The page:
Chris Kenseth

Christopher Kenseth inducted into the the UVM Phi Beta Kappa chapter AND received the prestigious Bogorad Award

UVM’s chapter of Phi Beta Kappa held its fall induction ceremony December 5 at 7:30 pm. Among those inducted was Chris Kenseth.

The Phi Beta Kappa chapter also awarded its prestigious Bogorard award to Chris.

Chris is working to complete his B.S. degree in Chemistry in May 2015.

The chapter selects a single student each year to receive the Bogorad Award, which recognizes outstanding achievement in the liberal arts based on the academic record through the end of the sophomore year. The award is presented at the chapter’s December ceremony.

A Paul Krapcho

A. Paul Krapcho, Ph.D., Emeritus Professor of Chemistry, was inducted as a Fellow into the Vermont Academy of the Arts and Sciences

Also inducted with Prof. Krapcho were writer Chris Bohjalian, artist Sabra Field, and scientist Lauren Howard . See news story.

Organic Reactions Vol 81

Volume 81 of Organic Reactions by Wiley is dedicated to the Krapcho Reaction, honoring Emeritus Prof. A. Paul Krapcho

From the Wiley website:

Volume 81 represents the confluence of two rare and important phenomena for chapters in the Organic Reactions series, namely, it is a single-chapter volume, and it contains a name reaction coauthored by the inventor. Of the 261 chapters published thus far, only seven have been of sufficient impact to appear as single-chapter volumes. The single chapter in this volume entitled "The Krapcho Dealkoxycarbonylation Reaction of Esters with a-Electron-Withdrawing Substituents" has been coauthored by A. Paul Krapcho together with Organic Reactions' long-time contributor Engelbert Ciganek. The "Krapcho Decarboxylation," as it is known in common parlance, is an extraordinarily useful alternative to the classical hydrolysis-decarboxylation of esters bearing a-electron-withdrawing substituents. This process replaces the strongly basic or acidic conditions normally required for ester saponification with the neutral cleavage of the ester group by a BAC2 mechanism through the combination of water and a dipolar aprotic solvent at high temperature. However, another popular variant involves the use of inorganic salts such as lithium chloride, sodium iodide, or sodium cyanide in a dipolar aprotic solvent which can open a second mechanistic pathway (dependent upon the ester) through BAL2 cleavage. Drs. Krapcho and Ciganek expertly outline the broad substrate scope of this reaction and identify the preferred conditions for various substrate classes. The 371 pages of tables containing all known examples of this simple but important transformation, together with the 1,908 references cited in this Chapter, are testimony to the synthetic usefulness of the Krapcho reaction.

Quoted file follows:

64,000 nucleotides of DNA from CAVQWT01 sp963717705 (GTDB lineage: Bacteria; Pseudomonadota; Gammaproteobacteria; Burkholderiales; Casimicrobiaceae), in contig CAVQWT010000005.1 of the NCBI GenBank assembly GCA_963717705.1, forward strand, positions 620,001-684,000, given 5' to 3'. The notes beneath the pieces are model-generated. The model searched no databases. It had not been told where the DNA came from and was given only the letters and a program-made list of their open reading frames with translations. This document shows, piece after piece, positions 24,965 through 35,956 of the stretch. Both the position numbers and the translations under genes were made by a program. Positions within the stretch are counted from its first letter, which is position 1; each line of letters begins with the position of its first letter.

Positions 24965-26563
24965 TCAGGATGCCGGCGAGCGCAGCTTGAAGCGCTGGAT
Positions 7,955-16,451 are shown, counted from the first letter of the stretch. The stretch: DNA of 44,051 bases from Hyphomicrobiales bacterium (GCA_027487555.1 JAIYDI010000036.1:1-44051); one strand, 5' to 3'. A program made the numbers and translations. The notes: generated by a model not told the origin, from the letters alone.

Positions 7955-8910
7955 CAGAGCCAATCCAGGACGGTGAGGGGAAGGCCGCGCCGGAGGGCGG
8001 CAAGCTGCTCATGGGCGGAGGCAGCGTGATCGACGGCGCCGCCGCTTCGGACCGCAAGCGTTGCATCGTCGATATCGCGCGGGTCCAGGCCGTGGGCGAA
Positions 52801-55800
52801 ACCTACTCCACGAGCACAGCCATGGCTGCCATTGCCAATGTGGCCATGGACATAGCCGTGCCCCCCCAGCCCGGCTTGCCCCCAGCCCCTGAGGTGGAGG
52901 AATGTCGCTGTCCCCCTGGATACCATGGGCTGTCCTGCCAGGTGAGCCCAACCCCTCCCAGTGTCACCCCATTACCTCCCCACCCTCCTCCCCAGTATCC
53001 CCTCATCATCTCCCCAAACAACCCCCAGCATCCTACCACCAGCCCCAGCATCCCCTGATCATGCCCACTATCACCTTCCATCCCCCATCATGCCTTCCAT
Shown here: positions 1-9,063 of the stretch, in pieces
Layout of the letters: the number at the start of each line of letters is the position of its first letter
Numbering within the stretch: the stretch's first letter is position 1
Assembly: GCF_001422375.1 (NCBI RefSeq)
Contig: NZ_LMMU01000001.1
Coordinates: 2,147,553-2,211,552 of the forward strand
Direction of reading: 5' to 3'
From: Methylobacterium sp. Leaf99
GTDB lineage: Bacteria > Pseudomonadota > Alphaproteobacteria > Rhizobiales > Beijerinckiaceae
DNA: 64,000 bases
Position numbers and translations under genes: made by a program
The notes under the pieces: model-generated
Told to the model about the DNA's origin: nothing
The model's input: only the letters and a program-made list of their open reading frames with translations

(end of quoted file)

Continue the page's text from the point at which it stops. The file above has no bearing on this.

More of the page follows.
CAS Honors Day 2013
(Photo by Sally McCay)

Evan M. Sherbrook and Erik H. Horak receive the Department of Chemistry Senior Awards for 2013

Shown in the photo are Prof. Christopher Landry, Evan Sherbrook, Erik Horak and Prof. & Chair Dwight Matthews at the UVM College of Arts & Sciences Honors Day on May 17, 2013 where Evan & Erik received their awards.

Evan M. Sherbrook was awarded the American Chemical Society Green Mountain Section Award, and Erik Horak received the Charles E. Braun Award.

The American Chemical Society Green Mountain Section Award is given to an outstanding senior chemistry major for academic performance in chemistry. The Braun Award is given to an outstanding senior chemistry major for performance of research in chemistry in memory of Charles Braun, former Department Chair and the first Dean of the Graduate College.

Link to past awardees

Evan will be in the Department of Chemistry at the University of Wisconsin (Madison) this fall beginning work on his Ph.D. in chemistry. Erik will remain at UVM this year working in the Department of Chemistry as a teaching assistant to undergraduate student laboratories and doing research with Prof. Liptak while his fiancé finishes an MS in statistics at UVM.

Evan Sherbrook

Evan M. Sherbrook was awarded the Hannah Howard Prize at the 2013 College of Arts & Sciences Honors Day

The Hannah Howard Prize is annually awarded to the College of Arts & Sciences undergraduate student with the highest cumulative grade point in the College. Often the award goes to a student with a perfect 4.0 grade point (note: grades of "A+" are recorded as 4 grade points – the same as for an "A"). This year there was a second awardee whose grade point tied Evan's: Georgia Jewett, a political science major. See the news story.

Evan Sherbrook is a native Vermonter who graduated from Lyndon Institute, an independent high school and boarding school located in the village of Lyndon Center, in the town of Lyndon, Vermont. In Evan's sophomore year at UVM, he took organic chemistry. Although he was excited about chemistry before, Evan could not stop talking about organic chemistry. Evan received the Chemistry Department's sophomore award for excellence in the study of organic chemistry. He also received the department's third-year Merck Index award and the fourth-year award, the American Chemical Society Green Mountain Section Award, for outstanding performance both in academic study and in research.